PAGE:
The rotational speed of the rotary driving source 514 can be controlled by arbitrarily changing the application voltage, which is applied from the power source 523 to the driver 18 a, by using, for example, an unillustrated resistor, a transformer, or an internal circuit, or by incorporating the rotary driving source 514 into an unillustrated bridge circuit to provide an electronic governor (not shown) for feeding back the unbalanced voltage of the bridge circuit.

A flange 137, through which attachment holes 135 are formed, is formed on a side surface opposite to the narrow width side surface on which the manual switches and other components are provided as described above.

The other portions of the driver 18 a are constructed in the same manner as the driver 18 shown in FIG. 1 (see FIG. 2), and detailed explanations thereof will be omitted.

The control system 10 a, into which the driver 18 a according to the modified embodiment is incorporated, is basically constructed as described above. Next, its operation, function, and effect will be explained.

At first, the direction instruction signal (binary signal) is introduced into the driver 18 a from the controller 20. The driver 18 a switches the polarity of the voltage based on the direction instruction signal. Accordingly, the rotation direction of the rotary driving source 514 is switched to the forward or backward direction. The voltage, which corresponds to the current supplied from the direction-switching means 34 to the rotary driving source 514, is inputted into the current amplifier/limiter 36.

The current amplifier/limiter 36 converts the voltage outputted from the direction-switching means 34 into the corresponding current which is supplied to the rotary driving source 514. Accordingly, the rotary driving source 514 is driven and rotated in the predetermined direction, and the rotary driving force of the rotary driving source 514 is transmitted to the feed screw shaft 518 by the coupling member 528.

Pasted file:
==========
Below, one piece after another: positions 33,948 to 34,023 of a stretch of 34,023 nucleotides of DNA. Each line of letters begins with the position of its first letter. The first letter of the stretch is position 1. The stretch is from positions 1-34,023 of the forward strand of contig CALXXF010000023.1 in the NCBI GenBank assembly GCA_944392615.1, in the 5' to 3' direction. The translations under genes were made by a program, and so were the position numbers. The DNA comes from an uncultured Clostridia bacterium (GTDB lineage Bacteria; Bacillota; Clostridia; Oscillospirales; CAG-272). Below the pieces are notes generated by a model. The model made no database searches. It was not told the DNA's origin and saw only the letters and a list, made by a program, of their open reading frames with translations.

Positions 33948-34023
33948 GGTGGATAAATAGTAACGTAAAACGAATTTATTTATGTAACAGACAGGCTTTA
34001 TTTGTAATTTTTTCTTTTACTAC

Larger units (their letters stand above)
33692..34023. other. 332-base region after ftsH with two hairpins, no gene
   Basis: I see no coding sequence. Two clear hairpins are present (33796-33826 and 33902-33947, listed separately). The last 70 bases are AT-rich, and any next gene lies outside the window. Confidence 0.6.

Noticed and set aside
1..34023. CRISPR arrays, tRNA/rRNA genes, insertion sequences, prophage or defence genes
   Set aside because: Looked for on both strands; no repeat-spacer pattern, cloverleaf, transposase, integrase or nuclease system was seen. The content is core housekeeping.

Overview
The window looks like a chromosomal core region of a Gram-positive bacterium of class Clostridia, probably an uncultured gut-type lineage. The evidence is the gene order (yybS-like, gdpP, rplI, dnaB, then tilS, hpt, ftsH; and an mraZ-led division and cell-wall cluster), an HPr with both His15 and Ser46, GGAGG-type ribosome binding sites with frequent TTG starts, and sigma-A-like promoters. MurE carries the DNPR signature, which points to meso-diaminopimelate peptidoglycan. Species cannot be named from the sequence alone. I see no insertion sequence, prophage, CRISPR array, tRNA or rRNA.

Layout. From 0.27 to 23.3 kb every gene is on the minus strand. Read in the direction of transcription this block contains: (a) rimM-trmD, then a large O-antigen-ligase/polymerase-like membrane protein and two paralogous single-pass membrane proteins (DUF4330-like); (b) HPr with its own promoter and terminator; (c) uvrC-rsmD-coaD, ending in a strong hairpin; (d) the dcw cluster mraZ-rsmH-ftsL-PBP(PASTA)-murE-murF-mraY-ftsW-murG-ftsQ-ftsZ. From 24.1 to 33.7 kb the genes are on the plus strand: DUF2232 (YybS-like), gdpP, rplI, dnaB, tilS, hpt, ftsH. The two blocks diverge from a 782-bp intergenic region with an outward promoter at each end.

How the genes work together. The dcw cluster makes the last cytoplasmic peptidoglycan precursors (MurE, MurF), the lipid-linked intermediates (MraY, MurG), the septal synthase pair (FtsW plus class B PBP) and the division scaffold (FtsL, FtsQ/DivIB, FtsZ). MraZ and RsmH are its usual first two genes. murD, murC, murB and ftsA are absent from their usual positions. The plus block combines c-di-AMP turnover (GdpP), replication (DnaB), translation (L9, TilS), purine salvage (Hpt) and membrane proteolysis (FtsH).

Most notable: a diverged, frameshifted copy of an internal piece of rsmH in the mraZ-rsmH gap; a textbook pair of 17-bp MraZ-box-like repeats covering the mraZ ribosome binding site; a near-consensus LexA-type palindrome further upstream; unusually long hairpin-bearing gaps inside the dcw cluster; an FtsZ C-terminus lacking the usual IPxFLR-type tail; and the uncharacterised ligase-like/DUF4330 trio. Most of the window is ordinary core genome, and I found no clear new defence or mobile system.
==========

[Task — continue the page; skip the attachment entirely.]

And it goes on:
The feed screw shaft 518, which is rotated in the predetermined direction, is screwed to the screw hole 550 of the sliding nut 552 which functions as the feed nut. Accordingly, the sliding nut 552 and the piston 522 are displaced in the axial direction integrally with the piston rod 524 by the guidance of the pair of guide rods 520 a, 520 b. Therefore, the piston rod 524 is displaced toward the outside integrally with the piston 522, and the piston rod 524 arrives at the stroke end, thereby pressing the unillustrated workpiece to the predetermined position.

As shown in FIG. 32, when the piston 522 does not arrive at both stroke ends, and the operation for pressing the workpiece W is performed at an intermediate position therebetween, then the impact is transmitted to the piston 522 via the socket 526 which abuts against the workpiece W, the piston rod 524, and the connecting member 560.

In this situation, the end portion of the piston damper 556 a, which contacts the connecting member 560, is deformed as shown in FIG. 33, and thus the impact is received. Further, the sliding nut 552, which is provided in the piston 522, slides slightly in the axial direction of the feed screw shaft 518 with respect to the piston 522 (see two-dot chain lines shown in FIG. 33). Accordingly, the impact is desirably absorbed.

In other words, the piston 522 and the connecting member 560, which are connected to each other, are provided displaceably in the axial direction of the feed screw shaft 518 in response to the impact applied to the piston rod 524. The slight displacement of the piston 522 and the connecting member 560 is absorbed by the piston damper 556 a which has elasticity and which is installed to the end of the sliding nut 552. Accordingly, the impact is desirably absorbed.

In this situation, the sliding nut 552 is not displaced in relation to the feed screw shaft 518, because the sliding nut 552 is screwed to the feed screw shaft 518. Further, the impact is prevented from being transmitted to the screw engagement portion of the sliding nut 552 and the feed screw shaft 518. Accordingly, it is possible to desirably protect the screw engagement portion of the sliding nut 552 and the feed screw shaft 518.

Therefore, even when the workpiece W is pressed against the piston rod 524 at the intermediate position between both stroke ends, the impact, which is applied to the piston rod 524, is smoothly absorbed by the relative sLiding displacement between the piston 522 and the sliding nut 552 and the elastic piston damper 556 a. Therefore, it is possible to avoid deterioration of the durability of the electric actuator 511.

Further, when the impact is caused at the forward movement stroke end of the piston rod 524, the impact is absorbed more preferably, because of the synergistic buffering effect of the piston damper 556 a and abutment of the annular flange section 566 of the connecting member 560 against the second end damper 536 b (see FIG. 34).

Similarly, when the impact is generated at the backward movement stroke end of the piston rod 524, the impact is absorbed more preferably, because of the synergistic buffering effect of the piston damper 556 b and abutment of the end surface of the annular member 568 and the piston 522 against the first end damper 536 a (see FIG. 28).